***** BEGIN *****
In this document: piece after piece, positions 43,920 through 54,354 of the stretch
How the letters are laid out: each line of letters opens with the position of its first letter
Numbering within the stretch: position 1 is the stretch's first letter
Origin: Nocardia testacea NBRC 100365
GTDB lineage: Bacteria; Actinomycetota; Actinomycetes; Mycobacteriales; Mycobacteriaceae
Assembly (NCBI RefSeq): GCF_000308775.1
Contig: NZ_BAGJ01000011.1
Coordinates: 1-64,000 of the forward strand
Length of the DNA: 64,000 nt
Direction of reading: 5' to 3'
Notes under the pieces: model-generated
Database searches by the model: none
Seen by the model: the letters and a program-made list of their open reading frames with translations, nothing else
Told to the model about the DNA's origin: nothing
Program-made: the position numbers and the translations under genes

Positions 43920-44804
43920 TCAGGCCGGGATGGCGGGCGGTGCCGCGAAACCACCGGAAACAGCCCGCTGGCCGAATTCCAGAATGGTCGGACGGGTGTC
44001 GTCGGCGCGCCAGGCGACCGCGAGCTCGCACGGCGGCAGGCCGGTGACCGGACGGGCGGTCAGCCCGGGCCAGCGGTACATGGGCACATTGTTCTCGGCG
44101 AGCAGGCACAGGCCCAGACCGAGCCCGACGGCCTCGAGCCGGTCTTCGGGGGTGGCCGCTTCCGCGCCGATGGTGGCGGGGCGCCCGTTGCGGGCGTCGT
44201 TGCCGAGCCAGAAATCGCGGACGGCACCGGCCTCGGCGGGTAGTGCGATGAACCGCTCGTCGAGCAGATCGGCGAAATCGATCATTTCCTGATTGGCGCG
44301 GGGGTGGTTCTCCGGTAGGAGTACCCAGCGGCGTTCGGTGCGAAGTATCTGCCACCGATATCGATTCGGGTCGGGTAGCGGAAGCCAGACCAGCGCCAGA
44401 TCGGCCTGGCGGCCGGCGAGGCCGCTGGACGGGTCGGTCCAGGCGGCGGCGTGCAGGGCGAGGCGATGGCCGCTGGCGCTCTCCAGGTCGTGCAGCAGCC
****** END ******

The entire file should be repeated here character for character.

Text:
In this document: piece after piece, positions 43,920 through 54,354 of the stretch
How the letters are laid out: each line of letters opens with the position of its first letter
Numbering within the stretch: position 1 is the stretch's first letter
Origin: Nocardia testacea NBRC 100365
GTDB lineage: Bacteria; Actinomycetota; Actinomycetes; Mycobacteriales; Mycobacteriaceae
Assembly (NCBI RefSeq): GCF_000308775.1
Contig: NZ_BAGJ01000011.1
Coordinates: 1-64,000 of the forward strand
Length of the DNA: 64,000 nt
Direction of reading: 5' to 3'
Notes under the pieces: model-generated
Database searches by the model: none
Seen by the model: the letters and a program-made list of their open reading frames with translations, nothing else
Told to the model about the DNA's origin: nothing
Program-made: the position numbers and the translations under genes

Positions 43920-44804
43920 TCAGGCCGGGATGGCGGGCGGTGCCGCGAAACCACCGGAAACAGCCCGCTGGCCGAATTCCAGAATGGTCGGACGGGTGTC
44001 GTCGGCGCGCCAGGCGACCGCGAGCTCGCACGGCGGCAGGCCGGTGACCGGACGGGCGGTCAGCCCGGGCCAGCGGTACATGGGCACATTGTTCTCGGCG
44101 AGCAGGCACAGGCCCAGACCGAGCCCGACGGCCTCGAGCCGGTCTTCGGGGGTGGCCGCTTCCGCGCCGATGGTGGCGGGGCGCCCGTTGCGGGCGTCGT
44201 TGCCGAGCCAGAAATCGCGGACGGCACCGGCCTCGGCGGGTAGTGCGATGAACCGCTCGTCGAGCAGATCGGCGAAATCGATCATTTCCTGATTGGCGCG
44301 GGGGTGGTTCTCCGGTAGGAGTACCCAGCGGCGTTCGGTGCGAAGTATCTGCCACCGATATCGATTCGGGTCGGGTAGCGGAAGCCAGACCAGCGCCAGA
44401 TCGGCCTGGCGGCCGGCGAGGCCGCTGGACGGGTCGGTCCAGGCGGCGGCGTGCAGGGCGAGGCGATGGCCGCTGGCGCTCTCCAGGTCGTGCAGCAGCC